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Has Flutter backed right horse with Canadian gambling deal?

6th October, 06:01

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Investors liked the deal, with the Flutter share price, which had been trading at just over €85 before the announcement, leaping by over 20pc, to €103. Although the shares later fell back, they were still trading at €92 at the end of the week.

At the pre-announcement share price, Flutter is paying the equivalent of just under €6bn for the firm. The price tag rises to almost €6.5bn at a €92 share price. With TSG shareholders set to receive 0.2253 Flutter shares for every TSG share they currently own, that translates into the equivalent of somewhere between €19.15 and €20.72 per TSG share.

So what is Flutter getting in return for all of these new shares? TSG has seven million customers, annual revenues (including acquisitions) of £1.9bn (€2.1bn) and ebitda (earnings before interest, taxation, depreciation and amortisation - also including acquisitions) of £689m.

When combined with the existing Flutter, the merged group will have 13 million customers, revenues of £3.7bn and ebitda of £1.14bn.

The global betting market is worth about $450bn (€410bn) annually. About 11pc, $50bn, of this is wagered online. Most of the growth in gambling is taking place online, with annual growth there running at 11pc a year.

However, despite this strong growth, the biggest gambling market of them all remained tantalisingly out of reach, with off-course sports betting being banned in 46 of the 50 states of the United States.

That all changed in May of last year, when the Supreme Court struck down the ban and opened the way for Flutter to enter the American sports betting market, which has been variously estimated to be worth from $67bn to $150bn a year.

Within two days of the Supreme Court ruling, Flutter had already made its first foray into the American market, when it announced that it was in discussions to acquire a stake in US fantasy betting company FanDuel. In July 2018, Flutter acquired 61pc of FanDuel, with the option to increase the shareholding to 100pc by 2023.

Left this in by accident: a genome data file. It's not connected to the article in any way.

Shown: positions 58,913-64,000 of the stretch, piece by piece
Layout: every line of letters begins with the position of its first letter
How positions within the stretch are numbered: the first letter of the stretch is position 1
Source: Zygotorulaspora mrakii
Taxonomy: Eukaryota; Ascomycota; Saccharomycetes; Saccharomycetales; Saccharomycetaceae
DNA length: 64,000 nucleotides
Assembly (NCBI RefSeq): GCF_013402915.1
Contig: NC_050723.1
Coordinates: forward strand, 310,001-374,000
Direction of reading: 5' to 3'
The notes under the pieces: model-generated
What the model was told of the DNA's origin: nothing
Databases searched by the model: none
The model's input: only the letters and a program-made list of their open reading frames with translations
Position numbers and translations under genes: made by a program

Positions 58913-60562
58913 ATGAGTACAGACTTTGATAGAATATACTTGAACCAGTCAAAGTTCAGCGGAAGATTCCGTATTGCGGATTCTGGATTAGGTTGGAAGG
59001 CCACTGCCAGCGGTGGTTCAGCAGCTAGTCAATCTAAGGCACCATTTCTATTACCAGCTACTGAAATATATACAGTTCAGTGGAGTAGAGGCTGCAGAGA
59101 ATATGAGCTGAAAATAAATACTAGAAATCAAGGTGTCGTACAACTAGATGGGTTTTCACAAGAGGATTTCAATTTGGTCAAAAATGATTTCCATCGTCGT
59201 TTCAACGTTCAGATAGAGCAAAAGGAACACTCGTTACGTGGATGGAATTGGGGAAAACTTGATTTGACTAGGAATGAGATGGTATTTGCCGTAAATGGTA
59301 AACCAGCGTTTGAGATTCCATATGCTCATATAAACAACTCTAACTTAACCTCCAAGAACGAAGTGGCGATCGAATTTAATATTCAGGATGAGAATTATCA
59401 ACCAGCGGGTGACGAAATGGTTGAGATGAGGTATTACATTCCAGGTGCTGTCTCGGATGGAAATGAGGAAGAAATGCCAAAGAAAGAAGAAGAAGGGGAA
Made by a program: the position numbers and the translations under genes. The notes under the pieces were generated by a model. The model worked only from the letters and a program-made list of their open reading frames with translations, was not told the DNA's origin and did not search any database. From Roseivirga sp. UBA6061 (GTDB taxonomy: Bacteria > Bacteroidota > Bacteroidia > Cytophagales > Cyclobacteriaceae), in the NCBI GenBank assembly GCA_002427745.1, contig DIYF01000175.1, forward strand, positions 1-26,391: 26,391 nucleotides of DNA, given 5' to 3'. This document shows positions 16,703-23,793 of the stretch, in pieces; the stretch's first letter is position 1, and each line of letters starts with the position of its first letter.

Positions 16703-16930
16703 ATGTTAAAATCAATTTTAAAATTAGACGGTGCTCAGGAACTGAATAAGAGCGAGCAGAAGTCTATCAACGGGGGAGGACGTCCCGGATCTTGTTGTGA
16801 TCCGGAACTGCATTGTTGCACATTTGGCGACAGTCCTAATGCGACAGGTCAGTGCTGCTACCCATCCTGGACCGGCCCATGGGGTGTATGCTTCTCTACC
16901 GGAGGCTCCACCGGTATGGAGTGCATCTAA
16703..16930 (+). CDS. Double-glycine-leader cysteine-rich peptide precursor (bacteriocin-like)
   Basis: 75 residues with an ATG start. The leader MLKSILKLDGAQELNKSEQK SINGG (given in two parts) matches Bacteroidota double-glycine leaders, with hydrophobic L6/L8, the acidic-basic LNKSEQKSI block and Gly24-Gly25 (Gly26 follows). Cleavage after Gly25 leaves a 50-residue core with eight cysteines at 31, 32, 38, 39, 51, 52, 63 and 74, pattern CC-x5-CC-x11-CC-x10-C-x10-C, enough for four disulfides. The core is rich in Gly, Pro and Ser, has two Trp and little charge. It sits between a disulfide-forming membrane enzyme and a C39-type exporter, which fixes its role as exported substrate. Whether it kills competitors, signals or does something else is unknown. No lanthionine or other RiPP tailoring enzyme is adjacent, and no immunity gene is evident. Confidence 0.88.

The TSG deal turbo-charges Flutter's assault on the US market. In addition to FanDuel, it now acquires TSG's effective 50pc stake in Fox Bet, a joint venture with Fox Sports. The first two Fox Bet products will launch this autumn.

"The combination brings together strong brands with outstanding distribution and market access, which will ensure a winning combination in the United States," said Jackson.

The Fox Bet deal was the latest in a series of transactions from TSG over the past five years. The first of these was the $4.9bn acquisition of PokerStars in 2014, a deal that transformed TSG into the world's largest online poker company.

Then, in February 2018, it agreed to pay $117m for 62pc of Australian sports betting company CrownBet. A month later, it increased its CrownBet shareholding to 80pc, and CrownBet acquired William Hill's Australian operations, in a deal valued at $315m.

It followed this up in April 2018 with an agreement to pay Sky (Fox's sister company) and venture capitalist CVC Capital $4.7bn for Sky Betting & Gaming.

However, despite TSG having spent more than $10bn (€9.1bn) on acquisitions since 2014, Flutter is buying the whole company for somewhere between €6bn ($6.6bn) and €6.5bn ($7.15bn). This would imply that TSG massively overpaid for these acquisitions.

That is certainly what the TSG share price, which before the Flutter announcement was trading at just 40pc of its June 2018 peak, seems to be saying.

Will Fox Bet prove to be similarly destructive of shareholder value? TSG, which was originally called Amaya, has had a colourful history. The insider trading case against former chief executive David Baazov collapsed in June 2018. The prosecution alleged that Baazov, who is no longer involved with TSG, had sought to manipulate the share price during the PokerStars takeover.

Will Flutter make the same apparent mistake as TSG and end up overpaying for its "groundbreaking" acquisition? The jury is still out on that one. While it is still far too early to pass judgement on Fox Bet, Sky Betting & Gaming does seem to be delivering the goods, with TSG chief executive Rafi Ashkenazi speaking of its "record performance" at the publication of half-year results in August.

Flutter reckons that the TSG deal will generate annual savings of £180m by the third year and that these savings will cost it £180m to achieve.

As he integrates the two companies, top of Jackson's to-do list will be putting the relationship with the minority shareholders in FanDuel and Fox Bet on a more permanent basis.

In order to get the deal over the line, Flutter agreed to sweeten the pot for the minority shareholders. Fox Sports is to get an option to buy 18.5pc of FanDuel, while the FanDuel minority shareholders will receive a payment equal to 12.5pc of the increase in the value of Fox Bet between the completion of the deal and July 2023.

Jackson described these side-deals as "aligning the economic interests of our partners on both sides". This process almost certainly has further to go.

"All of the stakeholders have committed to discuss options for further alignment prior to the completion of the transaction [something that is scheduled to happen in the second half of 2020]," he said.

If Jackson and his team get it right, Flutter stands to benefit massively from the opening up of the giant US sports betting market.

Get it wrong though and Flutter, like TSG, could find itself on the receiving end of a low-ball bid from a competitor.